Make a Bee Line for Sweet Treatments

Make a Bee Line for Sweet Treatments

Here’s the scoop on honey: It was used in ancient Egypt for embalming and for dressing cuts and burns; the Greek physician Hippocrates used it to treat skin disorders; Roman soldiers cleaned wounds with it – doctors did the same during WWI.(1)

Honey – the thick substance made by bees from the nectar of flowers – is not just for sweetening your morning tea. No, honey has long-established, traditional healing powers that modern science confirms. However, it is important to note that honey used medicinally is “raw”; it has not been heated, pasteurized and filtered like commercial honey, which is packaged to look clean and clear on the grocery shelf.

Natural Healing

  • Using honey to treat wounds is actually a very ancient practice. When scientists conducted 22 trials involving 2,062 patients with honey as a wound dressing, the benefits were as follows:
  • The antibacterial quality of honey cleared up infection and protected the wound from further infection
  • The wound was de-brided and cleared of odor
  • The anti-inflammatory effect of honey reduced both edema and scarring
  • Honey stimulated growth of granulation and epithelial tissues to speed healing(2)

Honey functions as a natural anti-microbial by coating a wound and cutting off the supply of water and nitrogen. This effectively limits the growth of bacteria and forms a natural hydrogen peroxide – which promotes healing and reduces scarring.(3)

Medicine Status

Numerous studies confirm the effectiveness of honey as a medicinal substance. Researchers in New Zealand found that “honey killed 100 different strains of antibiotic-resistant viruses”.(4) In a study of burn patients in India, 52 patients were treated with honey while 52 others were treated with silver sufadiazine, a standard burn-treatment compound. 87% of those treated with honey had improved within 15 days compared to only 10% treated with the silver sufadiazine. In Australia, medicinal honey (unpasteurized) is available in pharmacies as a wound dressing, as it has had the status of medicine there since 1999.(5)

Noting that honey has been used in folk remedies by cultures all over the world, Ian Paul, a pediatrician at Pennsylvania State University Children’s Hospital, thought it was worth testing. Paul and his colleagues designed a study around 105 kids who were sick with coughs and colds. The kids were divided into three groups. At bedtime, one group of kids took a honey-flavored syrup containing dextromethorphan (DM). A second group were given buckwheat honey syrup. The third group received no treatment. Results showed that the kids who swallowed two teaspoons of buckwheat honey coughed less and slept better than the others. (Their parents slept better, too.)(6)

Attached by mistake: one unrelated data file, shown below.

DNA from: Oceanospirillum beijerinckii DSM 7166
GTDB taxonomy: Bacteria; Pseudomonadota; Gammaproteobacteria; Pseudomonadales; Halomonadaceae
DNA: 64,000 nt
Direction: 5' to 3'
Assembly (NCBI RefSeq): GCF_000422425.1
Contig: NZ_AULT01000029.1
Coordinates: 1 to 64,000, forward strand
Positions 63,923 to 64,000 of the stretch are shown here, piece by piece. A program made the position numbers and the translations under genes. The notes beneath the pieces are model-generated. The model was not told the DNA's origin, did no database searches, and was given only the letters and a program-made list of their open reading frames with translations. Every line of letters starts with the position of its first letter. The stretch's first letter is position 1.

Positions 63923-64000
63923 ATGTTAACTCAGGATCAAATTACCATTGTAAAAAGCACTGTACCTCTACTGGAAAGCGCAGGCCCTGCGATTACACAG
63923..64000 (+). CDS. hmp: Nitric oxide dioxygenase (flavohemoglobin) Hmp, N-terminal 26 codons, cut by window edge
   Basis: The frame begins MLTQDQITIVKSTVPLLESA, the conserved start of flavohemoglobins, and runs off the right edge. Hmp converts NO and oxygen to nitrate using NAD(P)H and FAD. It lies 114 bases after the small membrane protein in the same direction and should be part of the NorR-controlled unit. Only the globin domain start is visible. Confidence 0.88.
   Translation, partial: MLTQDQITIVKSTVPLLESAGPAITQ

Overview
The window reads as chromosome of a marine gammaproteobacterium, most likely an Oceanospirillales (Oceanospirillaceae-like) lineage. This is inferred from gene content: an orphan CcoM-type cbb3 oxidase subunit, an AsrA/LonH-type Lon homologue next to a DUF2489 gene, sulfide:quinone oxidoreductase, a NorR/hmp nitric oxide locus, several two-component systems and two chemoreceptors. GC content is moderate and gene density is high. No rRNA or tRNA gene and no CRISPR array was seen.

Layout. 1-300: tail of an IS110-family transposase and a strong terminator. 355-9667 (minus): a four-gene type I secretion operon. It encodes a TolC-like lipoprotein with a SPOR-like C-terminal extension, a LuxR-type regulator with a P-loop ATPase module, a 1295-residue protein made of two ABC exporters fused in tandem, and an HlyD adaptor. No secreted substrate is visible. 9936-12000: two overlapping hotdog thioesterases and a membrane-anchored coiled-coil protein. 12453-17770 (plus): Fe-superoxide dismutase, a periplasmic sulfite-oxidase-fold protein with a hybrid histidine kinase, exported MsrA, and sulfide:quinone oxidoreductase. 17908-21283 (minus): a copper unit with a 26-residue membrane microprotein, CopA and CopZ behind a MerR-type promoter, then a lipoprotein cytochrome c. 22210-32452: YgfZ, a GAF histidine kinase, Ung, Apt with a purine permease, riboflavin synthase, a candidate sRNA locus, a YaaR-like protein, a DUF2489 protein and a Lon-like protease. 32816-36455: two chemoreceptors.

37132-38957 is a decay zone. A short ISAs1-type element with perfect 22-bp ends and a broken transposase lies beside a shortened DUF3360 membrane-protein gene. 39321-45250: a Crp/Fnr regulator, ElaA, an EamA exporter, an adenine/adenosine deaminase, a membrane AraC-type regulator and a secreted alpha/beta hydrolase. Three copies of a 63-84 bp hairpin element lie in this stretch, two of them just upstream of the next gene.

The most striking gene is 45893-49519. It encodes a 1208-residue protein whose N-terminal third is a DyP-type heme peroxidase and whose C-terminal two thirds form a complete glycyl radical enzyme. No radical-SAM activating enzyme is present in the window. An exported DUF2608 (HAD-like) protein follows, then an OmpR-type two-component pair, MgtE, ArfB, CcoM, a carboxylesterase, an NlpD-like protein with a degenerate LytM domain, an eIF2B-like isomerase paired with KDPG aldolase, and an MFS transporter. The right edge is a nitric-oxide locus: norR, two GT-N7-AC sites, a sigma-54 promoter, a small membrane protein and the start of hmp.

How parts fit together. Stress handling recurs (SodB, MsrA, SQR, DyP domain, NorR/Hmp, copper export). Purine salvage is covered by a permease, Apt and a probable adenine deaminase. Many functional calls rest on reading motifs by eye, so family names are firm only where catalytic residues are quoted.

Dressings Made of Honey

Leave it to modern technology to come up with a bandage impregnated with– you guessed it – honey. Comvita, a natural health products company in New Zealand, produces hi-tech dressings developed by biochemist Peter Molan for commercial use. They are designed to take the mess out of honey. “It’s like a sheet of rubber”, says Molan, “you can touch it without being sticky at all.”(7)

The bandages are used for all types of wounds from burns to staph-infections to cancerous lesions. Most patients are happy with the honey dressings as they find them not only a very pleasant natural alternative, but a most effective treatment.(8)

So why not take a page from history and reach for the honey jar the next time you need to soothe an irritated throat or a minor skin irritation.* But please be aware that honey should never be given to children aged one year and younger. Infants have an immature digestive tract susceptible to botulism spores that may be present in honey. After the age of one year, children will have developed the immunity to handle any toxins present in honey.

As for your own health routine, always consult your personal health care provider before making any changes in diet, exercise or nutritional supplementation.

Until next time.


  1. “Healing With Honey”,, 5/13/02
  2. “Healing Honey: The Sweet Evidence Revealed”, ScienceDaily, April 7, 2006
  3. “Healing With Honey”,, 5/13/02
  4. “Healing With Honey”,, 5/13/02
  5. “Healing With Honey”,, 5/13/02
  6. Sohn, Emily, “Healing Honey”, Science News For Kids, Feb 6, 2008
  7. Knox, Angie, “Harnessing Honey’s Healing Power”, BBC News, June 8, 2004
  8. Knox, Angie, “Harnessing Honey’s Healing Power”, BBC News, June 8, 2004

The Author:

Dr. Blankstein has been practicing for over 30 years as a leading Cardiologist. Trained in traditional medicine and Board Certified in both Internal Medicine and Cardiovascular Disease, he knows the importance of good medical care. This consideration has allowed him to discover safe and natural ways of healing. His dedication to bringing the latest and best in health solutions to his patients and the public has given him the experience to research and develop proven natural remedies for many illnesses.

© 2009 Chesapeake Nutraceuticals

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